Professorship leverages power of nurses to lead healthcare
As healthcare systems across the country feel the mounting pressures of an aging and increasingly diverse patient population, staff burnout, a workforce shortage and rising costs – a partnership between The MetroHealth System and Case Western Reserve University’s Frances Payne Bolton School (FPB) of Nursing seeks to leverage the power of nursing leadership to improve the health and well-being of the underserved and vulnerable in Greater Cleveland and beyond.
The JoAnn Zlotnick Glick Endowed Fund in Community Health Nursing, created as part of a significant investment by JoAnn and her husband, Bob, in The MetroHealth System to reverse health inequities, supports an endowed professorship at FPB. Named for JoAnn Glick, an FPB graduate who worked as a registered nurse in medically underserved urban hospitals in Cleveland and Philadelphia, the professorship will be held by MetroHealth’s Melissa Kline, senior vice president and system chief nurse executive. It is believed to be the first-of-its-kind nursing professorship given to a safety net hospital.
The two will be recognized Wednesday, September 13 at 3:30 p.m. at the Kelvin and Eleanor Smith Foundation Grand Ballroom in the Tinkham Veale University Center at Case Western Reserve University.
The event will feature keynote presentations from nationally renowned nursing and research leaders Jeanette Ives Erickson, chief nurse emerita at Massachusetts General Hospital, and Joanne Spetz, director of the Phillip R. Lee Institute for Health Policy at UC San Francisco. The two will discuss the role of nursing in an evolving healthcare system and the critical role nurses will play in the future of health care.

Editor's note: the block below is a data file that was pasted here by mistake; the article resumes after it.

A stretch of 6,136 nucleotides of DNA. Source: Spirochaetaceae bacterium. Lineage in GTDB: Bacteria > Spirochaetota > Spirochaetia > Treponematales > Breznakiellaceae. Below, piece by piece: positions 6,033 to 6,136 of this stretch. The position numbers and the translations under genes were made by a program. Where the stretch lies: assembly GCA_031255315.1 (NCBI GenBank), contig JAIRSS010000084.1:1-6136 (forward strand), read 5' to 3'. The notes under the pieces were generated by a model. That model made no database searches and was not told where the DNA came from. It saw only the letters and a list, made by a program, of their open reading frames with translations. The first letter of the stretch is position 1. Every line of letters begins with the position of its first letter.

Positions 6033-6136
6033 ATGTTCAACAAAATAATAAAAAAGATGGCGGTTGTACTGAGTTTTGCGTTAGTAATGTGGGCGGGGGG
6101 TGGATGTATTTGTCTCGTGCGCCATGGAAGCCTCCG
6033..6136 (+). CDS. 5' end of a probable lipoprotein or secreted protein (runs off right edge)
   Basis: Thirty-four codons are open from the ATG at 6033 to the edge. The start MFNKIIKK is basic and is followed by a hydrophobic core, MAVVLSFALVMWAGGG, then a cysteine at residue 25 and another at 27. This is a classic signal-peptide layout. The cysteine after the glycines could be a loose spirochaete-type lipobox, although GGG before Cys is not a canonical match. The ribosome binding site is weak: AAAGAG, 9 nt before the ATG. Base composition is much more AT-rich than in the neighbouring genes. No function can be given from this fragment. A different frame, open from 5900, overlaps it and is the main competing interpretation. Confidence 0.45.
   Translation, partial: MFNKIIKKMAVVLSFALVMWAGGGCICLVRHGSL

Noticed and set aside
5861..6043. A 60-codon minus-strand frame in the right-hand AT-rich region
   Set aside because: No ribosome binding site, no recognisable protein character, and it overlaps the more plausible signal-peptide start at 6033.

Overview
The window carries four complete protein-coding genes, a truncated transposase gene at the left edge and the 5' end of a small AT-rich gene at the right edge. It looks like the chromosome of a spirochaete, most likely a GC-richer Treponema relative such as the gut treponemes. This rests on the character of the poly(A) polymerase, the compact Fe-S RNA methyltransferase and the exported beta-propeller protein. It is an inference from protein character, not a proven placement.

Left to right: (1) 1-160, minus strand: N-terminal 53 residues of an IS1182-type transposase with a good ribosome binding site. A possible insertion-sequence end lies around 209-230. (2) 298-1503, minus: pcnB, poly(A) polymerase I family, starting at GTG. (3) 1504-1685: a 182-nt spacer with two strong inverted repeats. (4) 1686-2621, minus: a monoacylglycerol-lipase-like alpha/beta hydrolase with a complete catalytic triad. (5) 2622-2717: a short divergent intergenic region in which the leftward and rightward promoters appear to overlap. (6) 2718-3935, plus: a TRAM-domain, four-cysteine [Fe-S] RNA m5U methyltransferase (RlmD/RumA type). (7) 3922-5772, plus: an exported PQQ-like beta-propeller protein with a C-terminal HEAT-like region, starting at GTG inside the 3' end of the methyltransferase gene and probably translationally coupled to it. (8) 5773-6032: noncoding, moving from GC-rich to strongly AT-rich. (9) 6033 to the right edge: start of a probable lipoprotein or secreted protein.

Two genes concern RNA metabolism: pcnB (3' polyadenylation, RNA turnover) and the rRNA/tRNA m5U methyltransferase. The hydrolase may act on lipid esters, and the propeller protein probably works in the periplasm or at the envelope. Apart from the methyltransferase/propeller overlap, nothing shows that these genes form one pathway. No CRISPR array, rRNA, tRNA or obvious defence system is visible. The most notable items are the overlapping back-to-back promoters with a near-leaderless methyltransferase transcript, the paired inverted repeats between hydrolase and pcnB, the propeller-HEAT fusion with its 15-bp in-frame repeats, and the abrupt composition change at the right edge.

“As a nurse, I saw firsthand how residents from underserved urban areas entered the healthcare system with preventable complications from their diseases and, therefore, needed much more care. As nurses we need to be more proactive,” said JoAnn Glick. “Working with people to manage their health leads to a healthier and more productive community. It’s time we focused on health and wellness.”
“A commitment to community health – to meeting people where they are, became so much more important coming out of COVID,” said Kline. “I am hopeful our work here will not only help us respond to underserved populations but also to advance our efforts from being reactive to proactive. The partnership between MetroHealth and the School of Nursing will aid in changing nursing education to take on a more preventative approach to improve the health of our community.”
Dr. Airica Steed, MetroHealth’s president and CEO, is a fourth-generation nurse. She says, “The fact that this professorship will focus on the education, practice and scholarship of community health nursing makes it not just groundbreaking but earth-shifting for our efforts to widen health access, end health disparities and advance health equity. And it’s all possible because of the passion and generosity of JoAnn and Bob Glick.”
This sentiment was echoed by School of Nursing Dean Carol Musil. “This endowed chair between MetroHealth nursing and the Frances Payne Bolton School of Nursing directly addresses what nurses have known and studied for a long time: that social and environmental forces have a great impact on health,” said Musil. “And nurses can change that relationship.”